The southern banded snake eagle or fasciated snake eagle (Circaetus fasciolatus) is a small species of bird of prey occurring along the east coast of sub-Saharan Africa. It reaches lengths of 55-60 cm (21.5-23.5 in). It is all over grey to grey-brown in appearance, with thick feathers protruding from the head and down the neck giving it a slightly unique appearance. Head is lighter grey to greyish-brown whereas the upperparts and wings are markedly darker. The most telltale feature is its heavily banded underparts of grey-brown bands on white, which is suddenly interrupted by the uniformly greyish-brown chest. Eyes are white to pale yellow, beak is yellow with a black tip, and legs are yellow as well. In flight the wings are heavily streaked, and the bands from the underparts extends onto the wing coverts. Tail is banded light grey and dark grey, and ends with a white tip.
The southern banded snake eagle prefers evergreen, riverine, and dense coastal forests, and will only occasionally venture out into more open habitat. It spends a lot of time perched underneath the canopy which makes it hard to spot. It is a very secretive bird, and is not often seen. When hunting, it scans the ground for prey from a perch. Upon spotting its prey, it will swoop down and attempt to catch it. As with other snake eagles, the main diet is snakes, but it will also catch lizards, frogs, large beetles, mice, and sometimes chicken.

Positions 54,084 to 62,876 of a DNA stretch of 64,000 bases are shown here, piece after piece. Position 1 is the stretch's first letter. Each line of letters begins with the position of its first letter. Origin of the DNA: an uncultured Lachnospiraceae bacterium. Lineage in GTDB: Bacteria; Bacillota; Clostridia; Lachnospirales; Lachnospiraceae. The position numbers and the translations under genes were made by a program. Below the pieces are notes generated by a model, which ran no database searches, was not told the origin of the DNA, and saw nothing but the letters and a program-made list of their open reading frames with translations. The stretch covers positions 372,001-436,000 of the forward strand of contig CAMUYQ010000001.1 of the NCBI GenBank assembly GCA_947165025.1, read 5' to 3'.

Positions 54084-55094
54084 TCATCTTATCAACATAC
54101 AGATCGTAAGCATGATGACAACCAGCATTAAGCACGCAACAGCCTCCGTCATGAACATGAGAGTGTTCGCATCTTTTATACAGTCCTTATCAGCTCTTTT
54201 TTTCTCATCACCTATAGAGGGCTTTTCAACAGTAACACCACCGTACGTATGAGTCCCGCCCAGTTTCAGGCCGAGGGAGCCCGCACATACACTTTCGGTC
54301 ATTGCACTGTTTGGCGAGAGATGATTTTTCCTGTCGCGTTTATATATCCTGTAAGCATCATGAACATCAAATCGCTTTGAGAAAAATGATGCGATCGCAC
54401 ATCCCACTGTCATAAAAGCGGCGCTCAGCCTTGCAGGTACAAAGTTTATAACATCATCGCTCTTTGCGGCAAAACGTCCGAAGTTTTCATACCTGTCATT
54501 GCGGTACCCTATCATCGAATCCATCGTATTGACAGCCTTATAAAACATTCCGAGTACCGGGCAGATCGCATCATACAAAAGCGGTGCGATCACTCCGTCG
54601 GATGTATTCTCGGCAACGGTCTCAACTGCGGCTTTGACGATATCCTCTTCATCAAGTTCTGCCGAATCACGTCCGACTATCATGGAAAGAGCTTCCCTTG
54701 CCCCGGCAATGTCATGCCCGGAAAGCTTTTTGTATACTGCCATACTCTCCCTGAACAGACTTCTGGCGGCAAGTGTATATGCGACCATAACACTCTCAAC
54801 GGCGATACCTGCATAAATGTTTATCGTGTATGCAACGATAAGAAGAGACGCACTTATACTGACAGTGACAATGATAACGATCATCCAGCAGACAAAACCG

The southern banded snake eagle is monogamous and territorial and the nest is built by both parents. The nest is built by twigs and sticks, is around 50-70 cm wide, and is most often situated in the main fork of a tree. The female will normally only lay one egg, which she incubates for about 49-51 days. The male may take some part in the incubation early in the process. Both parents will feed the chick after hatching, but the female will stay at nest during the first few days while the male hunts.
The southern banded snake eagle is an uncommon species, and in South Africa only 40-50 pairs are thought to occur. Because it is a rare species, a decline in numbers across its range is difficult to assess. It is experiencing an increase in loss of prefered habitat along the coast due to deforestation and a growing human population. Numbers are more than likely declining. It is listed as near threatened on IUCN Red List.